Results
The effectiveness of our event extraction system is evaluated on the datasets from the BioNLP Shared Task 2011 and PubMed. Experimental results demonstrate the state-of-the-art performance in the fine-grained biomedical information extraction task.
Conclusions
Limited labeled data could be combined with unlabeled data to tackle the data sparseness problem by means of our EFCG approach, and the classified capability of the model was enhanced through establishing a rich feature set by both labeled and unlabeled datasets. So this semi-supervised learning approach could go far towards improving the performance of the event extraction system. To the best of our knowledge, it was the first attempt at combining labeled and unlabeled data for tasks related biomedical event extraction.
doi:10.1186/1477-5956-11-S1-S17
PMCID: PMC3909242  PMID: 24565105
15.  A semi-supervised boosting SVM for predicting hot spots at protein-protein Interfaces 
BMC Systems Biology  2012;6(Suppl 2):S6.
Background
Hot spots are residues contributing the most of binding free energy yet accounting for a small portion of a protein interface. Experimental approaches to identify hot spots such as alanine scanning mutagenesis are expensive and time-consuming, while computational methods are emerging as effective alternatives to experimental approaches.
Results
In this study, we propose a semi-supervised boosting SVM, which is called sbSVM, to computationally predict hot spots at protein-protein interfaces by combining protein sequence and structure features. Here, feature selection is performed using random forests to avoid over-fitting. Due to the deficiency of positive samples, our approach samples useful unlabeled data iteratively to boost the performance of hot spots prediction. The performance evaluation of our method is carried out on a dataset generated from the ASEdb database for cross-validation and a dataset from the BID database for independent test. Furthermore, a balanced dataset with similar amounts of hot spots and non-hot spots (65 and 66 respectively) derived from the first training dataset is used to further validate our method. All results show that our method yields good sensitivity, accuracy and F1 score comparing with the existing methods.
Conclusion
Our method boosts prediction performance of hot spots by using unlabeled data to overcome the deficiency of available training data. Experimental results show that our approach is more effective than the traditional supervised algorithms and major existing hot spot prediction methods.
doi:10.1186/1752-0509-6-S2-S6
PMCID: PMC3521187  PMID: 23282146
16.  Gene-Based Multiclass Cancer Diagnosis with Class-Selective Rejections 
Supervised learning of microarray data is receiving much attention in recent years. Multiclass cancer diagnosis, based on selected gene profiles, are used as adjunct of clinical diagnosis. However, supervised diagnosis may hinder patient care, add expense or confound a result. To avoid this misleading, a multiclass cancer diagnosis with class-selective rejection is proposed. It rejects some patients from one, some, or all classes in order to ensure a higher reliability while reducing time and expense costs. Moreover, this classifier takes into account asymmetric penalties dependant on each class and on each wrong or partially correct decision. It is based on ν-1-SVM coupled with its regularization path and minimizes a general loss function defined in the class-selective rejection scheme. The state of art multiclass algorithms can be considered as a particular case of the proposed algorithm where the number of decisions is given by the classes and the loss function is defined by the Bayesian risk. Two experiments are carried out in the Bayesian and the class selective rejection frameworks. Five genes selected datasets are used to assess the performance of the proposed method. Results are discussed and accuracies are compared with those computed by the Naive Bayes, Nearest Neighbor, Linear Perceptron, Multilayer Perceptron, and Support Vector Machines classifiers.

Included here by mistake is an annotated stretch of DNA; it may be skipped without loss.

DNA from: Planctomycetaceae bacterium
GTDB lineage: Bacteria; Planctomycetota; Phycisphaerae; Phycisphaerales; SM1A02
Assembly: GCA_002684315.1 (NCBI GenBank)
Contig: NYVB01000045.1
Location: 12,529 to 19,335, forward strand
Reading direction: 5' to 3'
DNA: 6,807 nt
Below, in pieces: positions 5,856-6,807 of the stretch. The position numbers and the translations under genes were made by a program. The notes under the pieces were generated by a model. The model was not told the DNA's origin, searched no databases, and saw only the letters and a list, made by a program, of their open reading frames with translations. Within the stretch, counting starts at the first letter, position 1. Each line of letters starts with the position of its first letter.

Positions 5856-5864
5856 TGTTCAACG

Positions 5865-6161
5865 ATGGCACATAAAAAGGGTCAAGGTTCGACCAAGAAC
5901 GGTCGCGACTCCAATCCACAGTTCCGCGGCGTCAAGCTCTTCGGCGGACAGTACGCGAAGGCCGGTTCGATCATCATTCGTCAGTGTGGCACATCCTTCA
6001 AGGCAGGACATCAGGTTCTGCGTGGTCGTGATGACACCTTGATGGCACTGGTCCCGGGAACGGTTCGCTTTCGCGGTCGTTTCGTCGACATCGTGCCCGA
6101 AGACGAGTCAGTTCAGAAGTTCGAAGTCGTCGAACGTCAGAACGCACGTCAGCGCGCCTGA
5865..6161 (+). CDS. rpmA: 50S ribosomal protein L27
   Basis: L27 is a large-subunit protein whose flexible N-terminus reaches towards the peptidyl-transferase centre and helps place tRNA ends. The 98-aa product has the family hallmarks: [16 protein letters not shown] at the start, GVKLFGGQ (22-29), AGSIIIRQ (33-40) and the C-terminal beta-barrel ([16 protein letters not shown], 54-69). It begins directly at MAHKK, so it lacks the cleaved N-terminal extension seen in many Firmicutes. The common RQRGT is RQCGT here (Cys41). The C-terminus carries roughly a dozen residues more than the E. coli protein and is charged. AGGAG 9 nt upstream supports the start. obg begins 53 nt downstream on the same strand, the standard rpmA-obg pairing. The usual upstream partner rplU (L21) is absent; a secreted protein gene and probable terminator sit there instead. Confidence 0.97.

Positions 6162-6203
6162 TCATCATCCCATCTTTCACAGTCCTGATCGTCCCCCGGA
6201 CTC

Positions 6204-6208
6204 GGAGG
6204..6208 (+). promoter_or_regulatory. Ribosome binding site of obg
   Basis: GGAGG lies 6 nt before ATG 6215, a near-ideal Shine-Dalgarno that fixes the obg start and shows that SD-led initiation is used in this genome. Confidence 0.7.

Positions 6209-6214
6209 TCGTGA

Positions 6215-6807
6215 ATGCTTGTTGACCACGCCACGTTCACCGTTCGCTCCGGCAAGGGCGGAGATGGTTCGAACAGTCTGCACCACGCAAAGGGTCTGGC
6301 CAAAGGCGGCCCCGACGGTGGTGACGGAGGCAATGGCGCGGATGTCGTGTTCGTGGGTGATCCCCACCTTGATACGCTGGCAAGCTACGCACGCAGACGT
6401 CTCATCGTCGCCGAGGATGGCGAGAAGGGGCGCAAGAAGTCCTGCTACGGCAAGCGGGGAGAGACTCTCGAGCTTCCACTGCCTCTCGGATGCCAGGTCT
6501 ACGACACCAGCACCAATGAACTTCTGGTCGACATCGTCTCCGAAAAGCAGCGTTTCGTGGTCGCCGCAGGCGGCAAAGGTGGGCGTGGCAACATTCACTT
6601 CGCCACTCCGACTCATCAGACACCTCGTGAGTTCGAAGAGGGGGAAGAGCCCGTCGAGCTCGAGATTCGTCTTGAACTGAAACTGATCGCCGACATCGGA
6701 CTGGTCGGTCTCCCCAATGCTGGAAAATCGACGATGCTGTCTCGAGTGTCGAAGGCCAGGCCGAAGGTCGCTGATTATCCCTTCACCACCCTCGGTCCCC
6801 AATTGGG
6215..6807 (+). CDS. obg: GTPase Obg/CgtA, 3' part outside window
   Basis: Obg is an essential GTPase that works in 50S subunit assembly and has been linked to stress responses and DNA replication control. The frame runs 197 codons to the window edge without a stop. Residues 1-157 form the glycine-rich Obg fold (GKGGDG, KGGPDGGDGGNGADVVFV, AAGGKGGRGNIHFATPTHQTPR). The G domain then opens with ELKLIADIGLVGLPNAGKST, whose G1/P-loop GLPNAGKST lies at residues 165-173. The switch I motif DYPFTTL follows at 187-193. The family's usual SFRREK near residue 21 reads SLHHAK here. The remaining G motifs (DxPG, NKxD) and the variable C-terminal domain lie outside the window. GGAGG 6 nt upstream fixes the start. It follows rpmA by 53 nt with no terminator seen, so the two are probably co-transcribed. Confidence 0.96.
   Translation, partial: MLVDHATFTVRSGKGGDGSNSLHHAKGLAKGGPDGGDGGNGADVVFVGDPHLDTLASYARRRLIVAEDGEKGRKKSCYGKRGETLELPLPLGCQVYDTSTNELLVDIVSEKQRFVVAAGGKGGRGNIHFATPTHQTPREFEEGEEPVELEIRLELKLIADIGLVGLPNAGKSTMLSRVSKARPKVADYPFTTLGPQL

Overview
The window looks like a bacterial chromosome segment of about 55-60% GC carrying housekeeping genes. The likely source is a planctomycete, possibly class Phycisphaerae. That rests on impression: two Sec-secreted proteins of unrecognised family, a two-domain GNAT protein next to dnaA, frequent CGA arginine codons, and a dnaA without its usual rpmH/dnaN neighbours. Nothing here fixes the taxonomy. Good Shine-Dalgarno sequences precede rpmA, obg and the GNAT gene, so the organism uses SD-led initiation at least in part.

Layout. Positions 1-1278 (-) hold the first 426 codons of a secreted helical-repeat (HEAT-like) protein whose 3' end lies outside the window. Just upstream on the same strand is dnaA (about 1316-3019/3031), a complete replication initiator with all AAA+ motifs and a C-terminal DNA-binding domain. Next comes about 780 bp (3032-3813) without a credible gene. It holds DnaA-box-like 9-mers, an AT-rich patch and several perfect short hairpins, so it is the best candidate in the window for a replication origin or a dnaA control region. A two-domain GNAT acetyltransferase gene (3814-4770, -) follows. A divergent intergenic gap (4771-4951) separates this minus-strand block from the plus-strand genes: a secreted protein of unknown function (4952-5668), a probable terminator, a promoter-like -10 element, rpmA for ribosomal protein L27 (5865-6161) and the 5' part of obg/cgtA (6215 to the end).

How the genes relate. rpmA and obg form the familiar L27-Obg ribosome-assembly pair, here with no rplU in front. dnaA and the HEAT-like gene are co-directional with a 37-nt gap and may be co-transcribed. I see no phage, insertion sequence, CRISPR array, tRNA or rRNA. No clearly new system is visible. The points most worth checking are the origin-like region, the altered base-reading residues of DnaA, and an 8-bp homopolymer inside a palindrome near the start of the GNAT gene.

doi:10.1155/2009/608701
PMCID: PMC2703706  PMID: 19584932
17.  Semi-supervised multi-task learning for predicting interactions between HIV-1 and human proteins 
Bioinformatics  2010;26(18):i645-i652.
Motivation: Protein–protein interactions (PPIs) are critical for virtually every biological function. Recently, researchers suggested to use supervised learning for the task of classifying pairs of proteins as interacting or not. However, its performance is largely restricted by the availability of truly interacting proteins (labeled). Meanwhile, there exists a considerable amount of protein pairs where an association appears between two partners, but not enough experimental evidence to support it as a direct interaction (partially labeled).
Results: We propose a semi-supervised multi-task framework for predicting PPIs from not only labeled, but also partially labeled reference sets. The basic idea is to perform multi-task learning on a supervised classification task and a semi-supervised auxiliary task. The supervised classifier trains a multi-layer perceptron network for PPI predictions from labeled examples. The semi-supervised auxiliary task shares network layers of the supervised classifier and trains with partially labeled examples. Semi-supervision could be utilized in multiple ways. We tried three approaches in this article, (i) classification (to distinguish partial positives with negatives); (ii) ranking (to rate partial positive more likely than negatives); (iii) embedding (to make data clusters get similar labels). We applied this framework to improve the identification of interacting pairs between HIV-1 and human proteins. Our method improved upon the state-of-the-art method for this task indicating the benefits of semi-supervised multi-task learning using auxiliary information.